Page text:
"After 110 years of mining in New Zealand, the easy coal has gone."
New technology was needed to reach the significant amount that was left deep underground, which was why the company was pushing its underground coal gasification and coal seam gas projects, he said.
Elder said he was refusing a short-term incentive payment and had taken a 10 per cent reduction in his $1.41 million salary.
His chief operating officer, Barry Bragg, will leave the company after his position was cut.
'THERE ARE A LOT OF STRESSED PEOPLE'
Hundreds of West Coast mining staff will wake up today with their futures hanging in the balance.
The region, which is still recovering from the 2010 Pike River mining disaster, has been hit by another major blow after Solid Energy suspended its work at the Spring Creek mine.
Its shocked staff attended an hour-long meeting yesterday in nearby Dunollie for the announcement by managers that work at the underground coalmine would cease until the state-owned enterprise had reviewed its viability.
Staff were given a letter stating operations at the mine were suspended immediately "until further notice" because of extremely challenging market circumstances.
The combination of slumping overseas coal prices and the high New Zealand dollar were blamed.
Outside the meeting, stony-faced workers said they were told the mine would be closed until Monday and they would be contacted in the next two days about whether they still had a job.
They were on paid leave in the meantime.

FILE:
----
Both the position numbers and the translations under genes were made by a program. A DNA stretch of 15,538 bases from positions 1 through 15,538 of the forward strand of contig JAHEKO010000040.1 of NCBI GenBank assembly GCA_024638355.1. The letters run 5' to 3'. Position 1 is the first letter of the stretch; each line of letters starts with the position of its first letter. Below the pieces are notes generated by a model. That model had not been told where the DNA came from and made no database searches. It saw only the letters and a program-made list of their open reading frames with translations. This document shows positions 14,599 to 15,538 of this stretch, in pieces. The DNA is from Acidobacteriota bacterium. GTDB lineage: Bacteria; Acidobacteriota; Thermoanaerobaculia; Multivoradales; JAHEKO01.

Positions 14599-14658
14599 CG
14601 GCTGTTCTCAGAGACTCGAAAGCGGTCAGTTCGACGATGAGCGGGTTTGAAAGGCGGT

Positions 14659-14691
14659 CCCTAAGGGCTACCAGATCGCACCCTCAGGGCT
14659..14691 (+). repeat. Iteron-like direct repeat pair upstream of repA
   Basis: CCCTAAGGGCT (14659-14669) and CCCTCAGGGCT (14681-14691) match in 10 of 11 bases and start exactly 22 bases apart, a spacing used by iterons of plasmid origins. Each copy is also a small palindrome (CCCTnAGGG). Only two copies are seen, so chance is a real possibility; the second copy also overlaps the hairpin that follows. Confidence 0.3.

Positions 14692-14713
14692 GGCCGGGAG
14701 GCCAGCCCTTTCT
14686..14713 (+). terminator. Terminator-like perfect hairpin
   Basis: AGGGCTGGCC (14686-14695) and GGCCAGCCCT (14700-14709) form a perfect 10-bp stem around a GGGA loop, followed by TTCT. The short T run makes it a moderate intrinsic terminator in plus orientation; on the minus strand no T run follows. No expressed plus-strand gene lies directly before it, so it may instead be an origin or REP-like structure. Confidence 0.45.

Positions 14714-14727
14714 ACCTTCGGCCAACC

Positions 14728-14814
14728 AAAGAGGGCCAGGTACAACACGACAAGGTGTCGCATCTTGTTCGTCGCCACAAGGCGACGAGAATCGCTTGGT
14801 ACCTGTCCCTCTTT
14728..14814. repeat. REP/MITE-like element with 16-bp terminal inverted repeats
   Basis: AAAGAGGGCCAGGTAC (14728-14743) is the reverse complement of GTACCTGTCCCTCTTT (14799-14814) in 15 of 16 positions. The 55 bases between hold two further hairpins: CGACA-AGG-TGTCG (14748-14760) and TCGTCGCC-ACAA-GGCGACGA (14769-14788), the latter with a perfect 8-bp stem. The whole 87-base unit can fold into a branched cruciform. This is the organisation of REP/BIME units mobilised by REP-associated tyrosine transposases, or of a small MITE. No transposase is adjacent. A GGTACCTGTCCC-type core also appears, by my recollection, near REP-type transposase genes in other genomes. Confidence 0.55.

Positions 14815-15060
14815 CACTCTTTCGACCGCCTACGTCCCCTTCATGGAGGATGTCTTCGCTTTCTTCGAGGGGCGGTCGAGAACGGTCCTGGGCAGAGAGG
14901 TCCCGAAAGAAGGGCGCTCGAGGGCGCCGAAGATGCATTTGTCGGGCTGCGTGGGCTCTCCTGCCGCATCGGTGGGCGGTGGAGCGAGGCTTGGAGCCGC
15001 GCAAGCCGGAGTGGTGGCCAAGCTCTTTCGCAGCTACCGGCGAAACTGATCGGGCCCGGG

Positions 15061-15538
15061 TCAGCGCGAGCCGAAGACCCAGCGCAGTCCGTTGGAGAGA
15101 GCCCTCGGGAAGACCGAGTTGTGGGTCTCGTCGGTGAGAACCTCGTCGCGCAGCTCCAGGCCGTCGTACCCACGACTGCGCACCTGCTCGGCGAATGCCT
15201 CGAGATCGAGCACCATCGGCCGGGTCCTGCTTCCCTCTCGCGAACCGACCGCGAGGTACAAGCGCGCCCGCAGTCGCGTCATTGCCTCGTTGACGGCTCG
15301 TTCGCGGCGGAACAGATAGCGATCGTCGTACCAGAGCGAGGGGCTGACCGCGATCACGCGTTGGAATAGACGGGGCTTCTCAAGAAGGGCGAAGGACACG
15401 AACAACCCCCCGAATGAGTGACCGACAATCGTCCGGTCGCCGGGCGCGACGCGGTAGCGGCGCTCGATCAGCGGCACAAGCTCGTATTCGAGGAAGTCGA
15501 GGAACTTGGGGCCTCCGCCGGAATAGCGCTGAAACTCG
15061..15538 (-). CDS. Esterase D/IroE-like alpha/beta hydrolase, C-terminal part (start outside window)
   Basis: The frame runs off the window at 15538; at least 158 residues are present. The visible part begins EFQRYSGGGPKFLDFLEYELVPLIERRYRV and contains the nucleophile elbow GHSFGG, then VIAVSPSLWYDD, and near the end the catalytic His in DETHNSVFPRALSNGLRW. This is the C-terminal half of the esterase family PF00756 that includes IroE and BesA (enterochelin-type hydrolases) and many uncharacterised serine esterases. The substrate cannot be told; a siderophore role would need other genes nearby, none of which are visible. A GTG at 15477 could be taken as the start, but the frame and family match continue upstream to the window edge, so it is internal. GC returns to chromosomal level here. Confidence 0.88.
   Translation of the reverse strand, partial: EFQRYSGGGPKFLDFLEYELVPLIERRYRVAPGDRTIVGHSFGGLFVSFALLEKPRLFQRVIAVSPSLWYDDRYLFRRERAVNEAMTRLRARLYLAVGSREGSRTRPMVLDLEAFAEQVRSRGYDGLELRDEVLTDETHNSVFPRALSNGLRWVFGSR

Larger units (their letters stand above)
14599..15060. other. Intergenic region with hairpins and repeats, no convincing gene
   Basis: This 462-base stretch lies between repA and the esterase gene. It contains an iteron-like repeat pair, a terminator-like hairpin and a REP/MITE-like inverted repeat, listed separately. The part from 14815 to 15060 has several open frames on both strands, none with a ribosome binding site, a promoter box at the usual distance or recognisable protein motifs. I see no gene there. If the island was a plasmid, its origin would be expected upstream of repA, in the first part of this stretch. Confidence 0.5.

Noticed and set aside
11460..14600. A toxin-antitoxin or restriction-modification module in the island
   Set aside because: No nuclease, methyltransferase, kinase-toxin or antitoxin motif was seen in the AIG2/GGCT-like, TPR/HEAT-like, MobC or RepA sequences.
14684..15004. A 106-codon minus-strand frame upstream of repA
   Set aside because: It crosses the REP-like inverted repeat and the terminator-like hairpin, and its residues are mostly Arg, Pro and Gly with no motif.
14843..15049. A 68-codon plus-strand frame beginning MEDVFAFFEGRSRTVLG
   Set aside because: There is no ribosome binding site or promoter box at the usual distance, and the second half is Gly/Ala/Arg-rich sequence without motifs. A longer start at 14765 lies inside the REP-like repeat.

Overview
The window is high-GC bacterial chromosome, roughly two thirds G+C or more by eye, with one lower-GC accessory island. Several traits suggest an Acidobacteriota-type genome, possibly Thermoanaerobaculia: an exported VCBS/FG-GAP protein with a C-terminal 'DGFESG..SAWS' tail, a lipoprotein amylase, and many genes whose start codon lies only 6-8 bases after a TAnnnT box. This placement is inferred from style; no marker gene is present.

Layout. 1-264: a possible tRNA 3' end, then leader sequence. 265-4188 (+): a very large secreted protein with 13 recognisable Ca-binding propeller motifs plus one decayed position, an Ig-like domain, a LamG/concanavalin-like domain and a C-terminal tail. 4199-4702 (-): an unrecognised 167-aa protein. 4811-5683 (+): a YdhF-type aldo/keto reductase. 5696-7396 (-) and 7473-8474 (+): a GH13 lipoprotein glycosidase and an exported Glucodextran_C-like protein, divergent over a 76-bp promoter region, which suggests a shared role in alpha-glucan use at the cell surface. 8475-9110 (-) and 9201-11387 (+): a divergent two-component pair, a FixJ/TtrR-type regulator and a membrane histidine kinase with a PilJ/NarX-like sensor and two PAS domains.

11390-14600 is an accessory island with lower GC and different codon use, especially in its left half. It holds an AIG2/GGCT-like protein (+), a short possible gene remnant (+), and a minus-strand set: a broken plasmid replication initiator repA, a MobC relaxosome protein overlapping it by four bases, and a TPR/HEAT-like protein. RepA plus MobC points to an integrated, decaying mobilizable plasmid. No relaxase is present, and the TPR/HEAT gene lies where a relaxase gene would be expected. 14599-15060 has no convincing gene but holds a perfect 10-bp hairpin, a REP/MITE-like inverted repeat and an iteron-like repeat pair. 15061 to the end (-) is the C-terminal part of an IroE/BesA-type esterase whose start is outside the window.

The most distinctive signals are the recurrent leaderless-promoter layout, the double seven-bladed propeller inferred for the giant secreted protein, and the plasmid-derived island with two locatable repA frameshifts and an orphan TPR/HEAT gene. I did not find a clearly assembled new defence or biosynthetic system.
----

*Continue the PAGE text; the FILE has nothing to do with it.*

Solid Energy also planned to talk to contractors this week, they said.
One option was to put the mine on "care and maintenance", effectively mothballing all development. A skeleton staff would continue at the mine to maintain it.
"There are going to be a lot more people going to Aussie I'd say," said a miner, who declined to be named.
Others echoed his sentiments, saying they would leave New Zealand because of the uncertainty.
Another miner, who also declined to be named, said workers needed to know as soon as possible whether their jobs were safe.
"It's keeping a lot of people in limbo,'' he said. ''There are a lot of stressed people right now."
Rob Quigley, who had worked in extraction at the mine for several years, said the company should have been more proactive when it realised six months ago that coal prices were slipping, gradually reducing work rather a sudden closure.
"I've got a family and mortgage to pay for," he said.
Another miner, who declined to be named, said most workers were stunned.
They had been confident the mine would stay open because of the amount of money invested into Spring Creek's development by Solid Energy.
"I feel sorry for the guys who have only just started a few weeks ago," he said.
O'Connor blamed the news on the company's "erratic management and direction" in the 1990s when the then-National government wanted to sell it.
"We are again suffering the same plight. The National Government wants to sell off Solid Energy, the board and management want to slash costs and it's the West Coast workers - not those sitting in head office - and their families who suffer the consequences,'' he said.
"Any good company, mining or otherwise, would have a more measured and longer-term view of both job and company prospects."
- © Fairfax NZ News